An interesting by-product of this increased attention to the instinctive, emotion and unconscious aspects of mind has been a great alteration in the attitude of psychiatrists towards the views of the psychoanalytic school. Before the war many psychologists were coming to see the importance of Freud’s work to their science, bit within the medical profession, the general attitude was one of uncompromising hostility. This state of affairs has been wholly altered by the war. The partisans of Freud have been led by experience of the war-neurosis to see that sex is not the sole factor in the production of psycho-neuroses, but that conflict arising out of the activity of other instincts, and especially that of self-preservation, takes an active if not the leading role. On the other hand, independent students who, partly though lack of opportunity, had not previously committed themselves to either side, have been forced by the facts to see how great an extent the nature of psycho-neuroses of warfare support the views of Freud have made it their business to soft the grain from the chaff and distinguish between the essential and the accidental in his scheme. To such an extent has the reconciliation gone that it has recently been possible for the chief adherent of Freud to read a communication before the leading medical society of London without exciting any trace of acrimony and only such opposition as must be expected when dealing with a subject as new and complex as that under discussion. There are many signs that the end of the war will find psychiatrists and psychologists ready to consider dispassionately the value of Freud’s scheme as a basis for the study of psychoses as well as of the psycho-neuroses of civil life, ready to accept the good and reject the false without the ignorant prejudice and bitter rancour which characterised every discussion of the subject before the war.

Concurrently with the general recognition of the essentially psychical of neurosis, there has taken place a great development on the therapeutical side. As a result of the war psycho-therapy has taken its place among the resources of the physician. There is still far from general agreement concerning the value of different forms of psycho-therapeutic treatment, but work is steadily going on in testing the value of different methods. In the early stages of the war extensive use was made of hypnotism and hypnoidal suggestion, and owing to the striking character of its immediate results this mode of treatment still has a considerable vogue. The general trend of opinion, however, has been against its employment as tending to undermine the strength of character which is needed to enable the victim of neurosis to combat the forces which have temporarily overcome him. Many of those who used hypnotism largely in the early days of the war have given it up in favour of other less rapid and dramatic but more efficacious modes of treatment.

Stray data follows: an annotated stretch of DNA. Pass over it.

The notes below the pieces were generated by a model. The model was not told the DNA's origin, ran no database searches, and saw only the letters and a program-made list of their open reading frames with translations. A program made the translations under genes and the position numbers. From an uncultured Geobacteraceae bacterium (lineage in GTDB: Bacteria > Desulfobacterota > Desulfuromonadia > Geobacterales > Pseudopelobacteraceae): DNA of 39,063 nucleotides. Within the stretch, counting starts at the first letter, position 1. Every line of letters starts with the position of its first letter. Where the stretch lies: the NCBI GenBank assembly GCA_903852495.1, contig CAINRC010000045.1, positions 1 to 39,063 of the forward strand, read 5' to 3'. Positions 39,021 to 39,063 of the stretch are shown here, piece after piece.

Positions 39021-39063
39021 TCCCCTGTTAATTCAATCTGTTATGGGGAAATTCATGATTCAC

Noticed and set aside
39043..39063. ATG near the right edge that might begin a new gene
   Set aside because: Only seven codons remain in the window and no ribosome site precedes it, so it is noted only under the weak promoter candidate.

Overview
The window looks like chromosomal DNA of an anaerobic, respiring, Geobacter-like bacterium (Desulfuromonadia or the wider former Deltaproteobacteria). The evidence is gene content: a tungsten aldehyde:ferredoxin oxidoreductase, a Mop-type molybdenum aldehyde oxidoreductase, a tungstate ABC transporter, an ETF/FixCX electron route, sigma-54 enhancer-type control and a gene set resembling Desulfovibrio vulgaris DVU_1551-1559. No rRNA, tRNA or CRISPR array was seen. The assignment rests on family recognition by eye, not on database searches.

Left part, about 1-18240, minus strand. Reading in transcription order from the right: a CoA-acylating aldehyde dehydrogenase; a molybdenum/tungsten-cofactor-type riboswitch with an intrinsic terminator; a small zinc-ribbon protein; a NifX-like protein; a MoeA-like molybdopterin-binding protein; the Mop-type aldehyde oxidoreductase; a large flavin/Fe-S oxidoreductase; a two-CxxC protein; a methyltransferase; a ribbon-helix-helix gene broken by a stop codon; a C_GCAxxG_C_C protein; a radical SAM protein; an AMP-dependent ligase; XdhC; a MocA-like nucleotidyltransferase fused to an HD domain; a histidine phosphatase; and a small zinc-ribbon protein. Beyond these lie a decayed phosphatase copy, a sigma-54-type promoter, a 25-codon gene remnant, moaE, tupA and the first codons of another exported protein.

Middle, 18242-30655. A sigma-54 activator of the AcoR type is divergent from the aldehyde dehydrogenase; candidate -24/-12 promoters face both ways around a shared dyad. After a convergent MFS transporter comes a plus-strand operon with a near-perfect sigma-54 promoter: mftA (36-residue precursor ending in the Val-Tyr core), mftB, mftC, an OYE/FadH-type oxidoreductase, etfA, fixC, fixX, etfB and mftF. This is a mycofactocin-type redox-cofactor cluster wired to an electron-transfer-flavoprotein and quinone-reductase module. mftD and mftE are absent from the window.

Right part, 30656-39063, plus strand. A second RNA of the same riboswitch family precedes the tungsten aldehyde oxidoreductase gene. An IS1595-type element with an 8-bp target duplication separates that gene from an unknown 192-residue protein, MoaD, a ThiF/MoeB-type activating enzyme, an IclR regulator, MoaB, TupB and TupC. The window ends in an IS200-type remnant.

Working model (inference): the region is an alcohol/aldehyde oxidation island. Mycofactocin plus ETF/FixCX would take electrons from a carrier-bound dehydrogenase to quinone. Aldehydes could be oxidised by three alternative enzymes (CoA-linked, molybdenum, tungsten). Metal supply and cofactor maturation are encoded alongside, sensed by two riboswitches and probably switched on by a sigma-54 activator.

The treatment which has had most success consists of a form of mental analysis which resembles to some extend the psycho-analysis of Freud, but differs from it in making little attempt to go deeply into the unconscious, except in so far as any dissociation present has been the result of recent shocks of warfare. Attention is paid especially to those parts of experience which without any special resistance become accessible to the memory of the patient, and to seek by means of the knowledge so acquired to demonstrate to the patient the essentially psychical nature of his malady. By a process of re-education he is then led to adjust himself to the conditions created by his illness.

The knowledge already gained, and still more that which will become accessible when those at present fully occupied with the needs of the moment have leisure to record their experience, will be of the utmost importance to the future of psychiatry. Already before the war a movement was on foot to bring about reforms in the treatment of mental disorder, the measures especially favoured being the establishment of psychiatric clinics and the removal of curable and slight examples of psychosis from association with the more chronic cases. This movement will be greatly assisted by the knowledge and experience gained by the war. Those in the medical profession who are moving towards reform will gain a large body of support from many members of the laity who have come through the war to recognise the gravity of the problem. A large body of exact knowledge will be available to assist those whose business it will be to set the care and treatment of mental disorder on a new footing. Psychiatry will emerge from the war in a state very different from that it occupied in 1914. Above all it will be surrounded by an atmosphere of hope and promise for the future treatment of the greatest of human ills.

W.H.R Rivers

University of Cambridge

This work is in the public domain in the United States because it was published before January 1, 1923.

The author died in 1922, so this work is also in the public domain in countries and areas where the copyright term is the author's life plus 80 years or less. This work may also be in the public domain in countries and areas with longer native copyright terms that apply the rule of the shorter term to foreign works.